Nowadays, global brands face a complex scenario marked by four phenomena: abundance of choice, erosion of loyalty, speed of adoption (the pace of innovation is accelerating) and shifting frames of reference. When these four forces combine with hypercompetitive markets, the result is an entirely new environment where people’s expectations are moving faster that the fastest business.

The twentieth edition of Best Global Brands brand valuation report is a reflection of a battle that the world’s 100 most valuable brands are fighting to remain relevant in consumers’ minds. If we examine the ranking, we find two major sectors that currently seem to be in the pole position: technology and luxury.

Let’s start with luxury, with Gucci leading growth (24%, to $15,949m). The category thrives thanks to a previous transformation: legacy brands are pivoting from luxury as deeply exclusive to more dynamically inclusive because they pursue consumers who now ask to access luxury on their own terms. Hyper-personal and hyper-local are proving to be successful strategies to these brands that took the street and urban culture as elements of inspiration and identification with millennials and Gen Z.

As for technology, the top positions of Best Global Brands are dominated by this category thanks to the extraordinary results of Apple ($234,241m), Google ($167,713m) and Amazon ($125,263m).  This trio represents the new branding paradigm, which has not so much to do with a static positioning of the brand, but with a constant search for human needs to satisfy or expectations to create. Brands must become dynamic assets that, under a defined promise, progress and transform with consumers. However, progressive and constant change will not be enough to anticipate consumers’ expectations. It will be necessary to drive Iconic Moves™. These are bold moves that anticipate the spirit of the times, turn heads and dramatically increase a brand’s desirability and utility. They bring the promise to life and have the power to reshape categories, delivering explosive business growth.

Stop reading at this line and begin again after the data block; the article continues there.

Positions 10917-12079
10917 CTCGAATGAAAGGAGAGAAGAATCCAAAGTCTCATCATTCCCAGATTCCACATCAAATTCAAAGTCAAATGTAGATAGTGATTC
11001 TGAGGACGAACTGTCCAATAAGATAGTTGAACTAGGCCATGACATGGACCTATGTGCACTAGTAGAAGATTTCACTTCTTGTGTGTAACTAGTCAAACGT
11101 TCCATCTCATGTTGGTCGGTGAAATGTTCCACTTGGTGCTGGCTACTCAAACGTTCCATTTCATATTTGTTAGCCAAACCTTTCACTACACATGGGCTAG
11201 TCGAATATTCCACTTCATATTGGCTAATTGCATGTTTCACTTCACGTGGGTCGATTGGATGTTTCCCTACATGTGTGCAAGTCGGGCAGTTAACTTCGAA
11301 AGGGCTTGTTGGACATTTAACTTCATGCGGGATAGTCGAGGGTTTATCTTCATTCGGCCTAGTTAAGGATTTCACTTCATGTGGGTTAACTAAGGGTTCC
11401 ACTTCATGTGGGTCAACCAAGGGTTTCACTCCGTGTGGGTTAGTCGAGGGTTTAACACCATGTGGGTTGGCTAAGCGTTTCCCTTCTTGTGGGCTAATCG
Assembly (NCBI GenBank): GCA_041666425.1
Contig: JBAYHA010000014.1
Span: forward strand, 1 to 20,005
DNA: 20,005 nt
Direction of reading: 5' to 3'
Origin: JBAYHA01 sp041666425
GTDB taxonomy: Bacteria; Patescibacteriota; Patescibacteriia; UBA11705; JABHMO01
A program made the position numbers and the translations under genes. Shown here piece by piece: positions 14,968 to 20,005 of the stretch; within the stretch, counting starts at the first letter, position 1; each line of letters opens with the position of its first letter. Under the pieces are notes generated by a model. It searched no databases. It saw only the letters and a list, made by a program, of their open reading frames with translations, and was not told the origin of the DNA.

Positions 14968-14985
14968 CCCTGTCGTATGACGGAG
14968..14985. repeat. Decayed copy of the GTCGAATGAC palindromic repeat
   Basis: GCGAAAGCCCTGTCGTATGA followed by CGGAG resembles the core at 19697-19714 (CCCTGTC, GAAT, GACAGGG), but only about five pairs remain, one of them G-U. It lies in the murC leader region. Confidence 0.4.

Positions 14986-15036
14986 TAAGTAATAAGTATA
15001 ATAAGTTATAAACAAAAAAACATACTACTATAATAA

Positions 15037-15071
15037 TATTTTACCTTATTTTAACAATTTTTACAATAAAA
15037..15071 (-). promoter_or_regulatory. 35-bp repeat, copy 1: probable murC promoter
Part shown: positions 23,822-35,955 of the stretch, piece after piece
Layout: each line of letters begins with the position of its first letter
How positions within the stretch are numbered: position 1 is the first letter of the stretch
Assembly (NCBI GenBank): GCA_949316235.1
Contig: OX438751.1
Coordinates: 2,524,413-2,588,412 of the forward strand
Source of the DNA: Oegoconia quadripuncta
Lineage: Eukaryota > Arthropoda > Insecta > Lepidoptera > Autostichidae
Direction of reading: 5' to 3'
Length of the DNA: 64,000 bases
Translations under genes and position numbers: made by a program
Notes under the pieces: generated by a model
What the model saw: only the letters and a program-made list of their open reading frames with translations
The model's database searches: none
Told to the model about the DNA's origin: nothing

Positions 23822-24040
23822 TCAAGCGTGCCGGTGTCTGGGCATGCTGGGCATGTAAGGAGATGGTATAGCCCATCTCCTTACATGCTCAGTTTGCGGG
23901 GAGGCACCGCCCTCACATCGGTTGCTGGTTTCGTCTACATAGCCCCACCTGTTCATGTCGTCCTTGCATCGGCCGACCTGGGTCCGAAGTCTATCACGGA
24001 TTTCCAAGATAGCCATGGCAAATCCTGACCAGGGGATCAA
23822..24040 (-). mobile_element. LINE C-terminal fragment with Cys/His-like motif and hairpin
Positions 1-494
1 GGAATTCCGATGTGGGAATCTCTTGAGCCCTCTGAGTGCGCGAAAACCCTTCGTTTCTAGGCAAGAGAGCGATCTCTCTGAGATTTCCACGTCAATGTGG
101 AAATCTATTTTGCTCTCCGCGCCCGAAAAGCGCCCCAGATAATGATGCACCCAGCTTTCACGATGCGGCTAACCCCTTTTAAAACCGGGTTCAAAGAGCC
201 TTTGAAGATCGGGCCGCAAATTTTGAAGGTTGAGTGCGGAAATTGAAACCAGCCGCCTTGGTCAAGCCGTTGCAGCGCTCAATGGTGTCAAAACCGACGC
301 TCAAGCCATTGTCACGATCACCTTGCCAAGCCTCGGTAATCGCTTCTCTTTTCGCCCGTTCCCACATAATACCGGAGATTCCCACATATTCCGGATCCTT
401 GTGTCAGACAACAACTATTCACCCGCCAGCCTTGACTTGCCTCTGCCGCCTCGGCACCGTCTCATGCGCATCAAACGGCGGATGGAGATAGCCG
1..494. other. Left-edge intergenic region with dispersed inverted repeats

Which brands have driven these movements? Let’s focus on two of them: Apple and Amazon. Steve Jobs’ creation has Iconic Moves™ in its DNA: the launch of the iPod and iTunes transformed the music industry forever and the iPhone marked a milestone in the history of technology, inaugurating the category of smartphones. For its part, Amazon shook the book industry with its e-commerce platform and, later, with the launch of Kindle. In addition, it was a pioneering brand in taking advantage of the subscription model with its Amazon Prime program and continues to do so with initiatives that help building the retail of the future, such as Amazon Go. 

An Iconic Move™ should be seen as a small earthquake that shakes the market or a specific industry and creates a temporary monopoly for the brand. But above all, it’s a movement that anticipates consumer expectations and gives the brand an edge over the competition. 

Technology brands seem to have an advantage in this new world of Iconic Moves™, but let’s not be fooled: they also have huge challenges ahead of them. The fall of Facebook from top 10 teaches us that while consumers are willing to use the most innovative products and services, they are not willing to do so if they jeopardize their privacy and security. With the development of artificial intelligence and the internet of things, the integrity of user data and information will be the great competitive advantage, the great Iconic Move™.

New times are changing the very nature of brands, the way consumers interact with them and the paradigm of how they are built and grown. The key to succes? It all starts with people.